The Cellar’s Reckoning
Where the broad, brick picket of chimney
noses into the cellar dirt, a hemlock
post spans from joist to shale slab
and bears its share of the house’s weight,
but also the firm, deliberate strokes and scrolls
of a hundred-year old hand, tallying bushels
of potatoes stored in that false, dank furrow
and sold to neighbors as the winter drew thin.
The acrid sweat of the soil condenses
on the post and coats the pencil marks
with a gloss that rots what nails remain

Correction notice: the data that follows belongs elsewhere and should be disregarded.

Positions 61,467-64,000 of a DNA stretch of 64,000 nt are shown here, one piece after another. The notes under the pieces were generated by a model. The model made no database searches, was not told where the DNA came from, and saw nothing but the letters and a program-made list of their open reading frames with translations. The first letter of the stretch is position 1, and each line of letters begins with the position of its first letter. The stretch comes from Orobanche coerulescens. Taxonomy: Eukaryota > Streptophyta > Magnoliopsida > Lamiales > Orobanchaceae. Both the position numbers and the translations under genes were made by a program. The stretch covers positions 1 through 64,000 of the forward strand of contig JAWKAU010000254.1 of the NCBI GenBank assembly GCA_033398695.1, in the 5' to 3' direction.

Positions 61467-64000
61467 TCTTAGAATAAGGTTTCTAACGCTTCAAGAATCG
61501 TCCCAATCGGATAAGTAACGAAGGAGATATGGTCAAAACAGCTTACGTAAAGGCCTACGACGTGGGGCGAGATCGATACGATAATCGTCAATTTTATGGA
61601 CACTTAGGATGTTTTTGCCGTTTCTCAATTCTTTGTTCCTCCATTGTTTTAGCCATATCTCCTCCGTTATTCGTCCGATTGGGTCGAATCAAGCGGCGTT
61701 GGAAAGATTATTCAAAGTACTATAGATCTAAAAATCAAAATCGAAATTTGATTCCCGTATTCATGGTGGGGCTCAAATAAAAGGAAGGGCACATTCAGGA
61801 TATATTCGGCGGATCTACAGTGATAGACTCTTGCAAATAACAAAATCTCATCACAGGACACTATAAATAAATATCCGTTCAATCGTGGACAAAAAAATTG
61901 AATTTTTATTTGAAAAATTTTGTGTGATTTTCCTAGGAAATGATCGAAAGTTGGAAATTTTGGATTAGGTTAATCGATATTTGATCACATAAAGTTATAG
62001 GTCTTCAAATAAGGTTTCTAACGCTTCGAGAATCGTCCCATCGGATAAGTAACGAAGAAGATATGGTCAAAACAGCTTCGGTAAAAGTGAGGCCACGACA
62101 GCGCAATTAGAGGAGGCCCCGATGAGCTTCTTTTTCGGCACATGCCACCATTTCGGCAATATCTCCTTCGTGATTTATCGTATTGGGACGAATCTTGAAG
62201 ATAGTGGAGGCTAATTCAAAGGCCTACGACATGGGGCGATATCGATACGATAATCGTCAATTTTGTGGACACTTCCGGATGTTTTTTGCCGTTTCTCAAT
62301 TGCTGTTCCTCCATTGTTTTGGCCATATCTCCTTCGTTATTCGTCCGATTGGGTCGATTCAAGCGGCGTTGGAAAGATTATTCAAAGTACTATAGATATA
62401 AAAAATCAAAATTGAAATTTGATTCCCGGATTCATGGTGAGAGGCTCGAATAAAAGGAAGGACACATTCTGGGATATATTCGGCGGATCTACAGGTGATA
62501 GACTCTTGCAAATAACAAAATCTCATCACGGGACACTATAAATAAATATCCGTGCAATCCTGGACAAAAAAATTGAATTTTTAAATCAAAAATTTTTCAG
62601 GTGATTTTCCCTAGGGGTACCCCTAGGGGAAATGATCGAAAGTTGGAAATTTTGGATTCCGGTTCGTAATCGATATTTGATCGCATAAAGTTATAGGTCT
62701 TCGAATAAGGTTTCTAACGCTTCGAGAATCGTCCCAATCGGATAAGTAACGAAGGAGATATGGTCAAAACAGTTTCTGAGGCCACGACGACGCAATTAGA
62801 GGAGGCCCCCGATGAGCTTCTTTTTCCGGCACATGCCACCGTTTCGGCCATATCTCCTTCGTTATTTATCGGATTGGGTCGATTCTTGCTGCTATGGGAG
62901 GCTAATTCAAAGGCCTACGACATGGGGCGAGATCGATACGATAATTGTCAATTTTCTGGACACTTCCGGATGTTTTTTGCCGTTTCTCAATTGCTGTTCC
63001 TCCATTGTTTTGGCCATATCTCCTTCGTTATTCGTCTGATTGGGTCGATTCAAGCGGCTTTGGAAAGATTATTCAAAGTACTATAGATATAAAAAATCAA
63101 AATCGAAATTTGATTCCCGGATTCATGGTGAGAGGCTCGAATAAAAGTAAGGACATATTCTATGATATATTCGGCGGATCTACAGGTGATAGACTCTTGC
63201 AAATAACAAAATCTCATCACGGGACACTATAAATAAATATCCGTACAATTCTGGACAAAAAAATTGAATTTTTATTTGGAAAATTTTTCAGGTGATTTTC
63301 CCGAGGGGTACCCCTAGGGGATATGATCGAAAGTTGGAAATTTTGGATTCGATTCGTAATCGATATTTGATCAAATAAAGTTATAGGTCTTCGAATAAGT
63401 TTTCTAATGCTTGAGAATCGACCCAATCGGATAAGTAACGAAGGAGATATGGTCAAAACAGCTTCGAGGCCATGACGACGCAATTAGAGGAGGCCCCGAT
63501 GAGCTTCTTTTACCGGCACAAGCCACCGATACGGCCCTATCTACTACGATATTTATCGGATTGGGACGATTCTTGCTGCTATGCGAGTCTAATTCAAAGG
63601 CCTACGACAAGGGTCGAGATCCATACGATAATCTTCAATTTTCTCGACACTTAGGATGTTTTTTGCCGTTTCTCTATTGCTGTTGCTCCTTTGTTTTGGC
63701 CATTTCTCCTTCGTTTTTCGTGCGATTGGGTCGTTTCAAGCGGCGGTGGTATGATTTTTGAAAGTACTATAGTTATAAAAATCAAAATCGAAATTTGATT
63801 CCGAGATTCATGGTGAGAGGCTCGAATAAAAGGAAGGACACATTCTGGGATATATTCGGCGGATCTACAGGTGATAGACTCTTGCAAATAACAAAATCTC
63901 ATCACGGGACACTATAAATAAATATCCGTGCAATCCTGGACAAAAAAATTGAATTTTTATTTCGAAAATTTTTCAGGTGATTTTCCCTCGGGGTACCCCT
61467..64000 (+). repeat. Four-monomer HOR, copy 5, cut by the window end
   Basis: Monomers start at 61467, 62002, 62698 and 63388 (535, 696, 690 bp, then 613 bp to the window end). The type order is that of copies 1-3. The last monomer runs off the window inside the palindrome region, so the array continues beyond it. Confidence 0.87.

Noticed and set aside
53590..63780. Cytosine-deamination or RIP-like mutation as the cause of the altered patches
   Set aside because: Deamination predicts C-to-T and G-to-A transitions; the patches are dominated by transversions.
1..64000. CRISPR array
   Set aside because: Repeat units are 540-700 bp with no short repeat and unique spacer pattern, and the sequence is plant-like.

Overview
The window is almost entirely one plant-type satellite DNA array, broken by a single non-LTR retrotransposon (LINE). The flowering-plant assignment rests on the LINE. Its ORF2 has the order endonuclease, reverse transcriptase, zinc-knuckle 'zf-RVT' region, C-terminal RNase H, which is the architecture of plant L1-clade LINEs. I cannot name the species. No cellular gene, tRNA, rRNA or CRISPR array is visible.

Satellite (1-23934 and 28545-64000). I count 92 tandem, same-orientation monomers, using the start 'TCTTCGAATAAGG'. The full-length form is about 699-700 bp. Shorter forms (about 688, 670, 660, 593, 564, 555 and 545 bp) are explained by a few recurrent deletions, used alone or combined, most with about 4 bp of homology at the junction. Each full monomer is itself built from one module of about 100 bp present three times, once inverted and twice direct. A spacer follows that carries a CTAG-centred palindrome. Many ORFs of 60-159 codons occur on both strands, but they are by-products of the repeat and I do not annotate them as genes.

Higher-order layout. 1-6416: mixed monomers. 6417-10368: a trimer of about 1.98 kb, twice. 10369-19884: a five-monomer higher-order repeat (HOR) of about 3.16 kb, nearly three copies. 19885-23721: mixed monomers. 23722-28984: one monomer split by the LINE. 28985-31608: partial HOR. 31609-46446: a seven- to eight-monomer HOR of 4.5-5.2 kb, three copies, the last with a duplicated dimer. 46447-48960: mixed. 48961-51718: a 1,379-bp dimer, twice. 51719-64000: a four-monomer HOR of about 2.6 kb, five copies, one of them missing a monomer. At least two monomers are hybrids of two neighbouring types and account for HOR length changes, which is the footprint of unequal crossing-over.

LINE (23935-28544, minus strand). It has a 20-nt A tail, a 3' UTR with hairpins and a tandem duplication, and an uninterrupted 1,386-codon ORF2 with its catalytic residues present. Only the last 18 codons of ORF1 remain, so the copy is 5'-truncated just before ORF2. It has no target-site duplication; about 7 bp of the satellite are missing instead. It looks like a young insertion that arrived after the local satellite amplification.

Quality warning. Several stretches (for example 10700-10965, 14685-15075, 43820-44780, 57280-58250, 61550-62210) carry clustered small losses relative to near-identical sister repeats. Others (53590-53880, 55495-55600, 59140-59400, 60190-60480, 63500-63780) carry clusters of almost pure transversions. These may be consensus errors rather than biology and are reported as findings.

to scabrous nubs. In between the knots
and beetle holes each year begins “September”;
the roll counts bin and bushel, and neighbors’
names in ranks through March. But a decade’s worth of reckoning, and the hemlock pile falls mute.
If the farm failed, or the tale was picked up
by a new post, or ruled tablet — entered
in the living sun that still pours through
the kitchen ell — the past and cellar stay silent.
Given enough time, a cellar’s maw will swallow
the house it holds — flood or fire or the slow burn of ruinous decay that calls the dozer’s blade; I’ve kept your house alive, and — by my tally — I’ve filled
the space between harvests with my portion
of diligence, with care, and the voices of children.
But your work is gone, and your labors have wasted into the clay, and the cellar will bear no more.